001. The First of Many

Today I ran my first 5K.


I know, I have a post called “A Non-Runner’s Review of the Flip Belt.” But after visiting Frank and his family over the summer and seeing him get up at 4am and run, like, 8 miles every single day, I was inspired to try it. I ran a couple times in the fall, but gave up when it got cold.

Then this spring we started a weight loss challenge at work. I joined because you get $25 at the end of the 90 days if you don’t miss more than 1 weigh-in and I figured I can buy a lot of Taco Bell with $25.

My friend Katie invited me to the gym with her and we started running and working out together. Then we heard about a 5K to be held in our town. We had 6 weeks to prep and we figured, even though neither of us could get through a mile without feeling like death, that we should go for it. Then that 5K got rescheduled, so I found another one a ways away and we decided, let’s do this!



(Training was super intense, obviously)

So over the course of 6 weeks I went from barely able to go a mile in 20 minutes to doing a mile in about 12-13 minutes. And I ran the entire 5K today in less than 40, which was my goal time to beat!


The best part is, my husband was inspired by Katie and I, and he ran with us! Even though he probably could have beaten both of us, he chose to run the race next to me the whole way to 1) make sure I was okay and 2) motivate me to keep going. It was so awesome to run the race and finish beside my best friend.


Plus, his parents and brother, and my dad and his girlfriend all came out to support us! Even though it poured like crazy before the race and was super muggy, they stayed and cheered us on! And my dad and Eileen even made signs for me!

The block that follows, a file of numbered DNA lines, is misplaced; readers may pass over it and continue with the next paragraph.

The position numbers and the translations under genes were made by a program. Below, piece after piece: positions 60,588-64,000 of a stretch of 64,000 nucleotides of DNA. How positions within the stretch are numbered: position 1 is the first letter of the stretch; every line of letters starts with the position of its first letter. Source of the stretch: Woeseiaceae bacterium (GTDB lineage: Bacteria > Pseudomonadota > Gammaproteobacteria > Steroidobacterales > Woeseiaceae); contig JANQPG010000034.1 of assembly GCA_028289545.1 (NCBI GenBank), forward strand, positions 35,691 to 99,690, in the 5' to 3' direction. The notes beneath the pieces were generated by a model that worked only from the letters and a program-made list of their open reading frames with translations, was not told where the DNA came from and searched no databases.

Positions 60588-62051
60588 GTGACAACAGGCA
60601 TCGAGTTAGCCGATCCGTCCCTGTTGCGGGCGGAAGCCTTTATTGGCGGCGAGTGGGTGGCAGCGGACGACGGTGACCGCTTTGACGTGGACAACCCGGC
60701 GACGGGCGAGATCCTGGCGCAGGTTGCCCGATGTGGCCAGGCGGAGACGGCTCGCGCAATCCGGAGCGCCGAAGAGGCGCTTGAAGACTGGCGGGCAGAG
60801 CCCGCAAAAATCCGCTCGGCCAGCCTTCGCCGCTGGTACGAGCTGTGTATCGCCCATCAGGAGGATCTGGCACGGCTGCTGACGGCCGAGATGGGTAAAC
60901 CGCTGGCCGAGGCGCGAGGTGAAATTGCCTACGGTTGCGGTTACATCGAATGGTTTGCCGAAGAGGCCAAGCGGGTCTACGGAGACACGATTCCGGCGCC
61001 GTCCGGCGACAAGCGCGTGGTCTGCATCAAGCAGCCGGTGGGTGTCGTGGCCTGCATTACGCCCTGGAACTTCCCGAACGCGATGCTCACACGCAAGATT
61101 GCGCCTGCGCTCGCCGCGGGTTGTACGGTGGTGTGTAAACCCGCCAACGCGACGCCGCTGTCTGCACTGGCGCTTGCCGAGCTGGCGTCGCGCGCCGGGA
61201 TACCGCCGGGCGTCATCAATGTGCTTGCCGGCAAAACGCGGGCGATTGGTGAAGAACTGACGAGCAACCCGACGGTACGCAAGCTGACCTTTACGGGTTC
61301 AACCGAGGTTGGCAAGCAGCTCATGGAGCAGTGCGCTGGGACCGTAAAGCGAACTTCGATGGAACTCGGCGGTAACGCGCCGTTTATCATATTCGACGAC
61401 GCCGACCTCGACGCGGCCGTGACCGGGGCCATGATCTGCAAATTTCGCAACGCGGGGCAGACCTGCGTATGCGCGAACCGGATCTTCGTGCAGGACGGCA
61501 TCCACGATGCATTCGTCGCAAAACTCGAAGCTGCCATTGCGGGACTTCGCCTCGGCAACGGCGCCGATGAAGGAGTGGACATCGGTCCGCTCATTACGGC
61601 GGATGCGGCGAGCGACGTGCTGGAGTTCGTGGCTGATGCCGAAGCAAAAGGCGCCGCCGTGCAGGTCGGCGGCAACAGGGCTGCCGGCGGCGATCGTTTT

The first half a mile was great! Downhill from the street to a trail. When I entered the second mile, I started to have trouble breathing. It was super humid, and the trail had hills – I had not practiced for hills. Then the path turned into dirt (well, mud) and wound through a heavily wooded area. I was really struggling, but Allen kept me motivated to keep going. I began to focus on “make it to the next tree” to keep myself going. By the time the second mile was over, we were out of the woods and back on the paved trail, but I was starting to get a cramp in my upper abs (along with my calves which cramp every time I run it seems). The hills seemed even worse the second time, but there were a bunch of motivational posters to keep us going. By the time I saw the finish line in the distance, I couldn’t even feel the pain anymore, I just focused on the objective and pushed through to the end.


As for my sugar? I had a beautiful steady overnight at 120. 10 minutes before racetime, I was at 127 and ate half a protein bar uncovered (meaning I didn’t give any insulin for it). At the 1.75 mile mark I was at 181 which is a lot higher than normal. I decided to forego my usual temp basal at that point. At the end of the race, I was at 146. Immediately afterwards I spiked like crazy, which is also not normal but was probably due to nerves and adrenaline. Several hours later, I crashed but I was expecting it.

Overall, it was a great day! I never imagined I’d actually be able to run three miles, ever! But I did it! And I can’t wait to do it again. I have a lot of work to do but I know I can do it if I set my mind to it!

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4 Comments

Filed under Running, Support system

4 responses to “001. The First of Many

  1. scratchtype1

    Congratulations! I hope you’ll develop a long, lasting and healthful relationship with running. It’s a bit more of a challenge for us type 1 diabetics, but is really good with helping the circulatory system staying healthy.

  2. Congrats on finishing the 5k! Getting out of our comfort zone now and then helps us realize that we’re capable of handling more than the “normal” day to day. Way to go!

  3. Pingback: oo4. Training? Who needs training? | photograbetic

  4. Pingback: oo6. Holy Rib Cramp! | photograbetic

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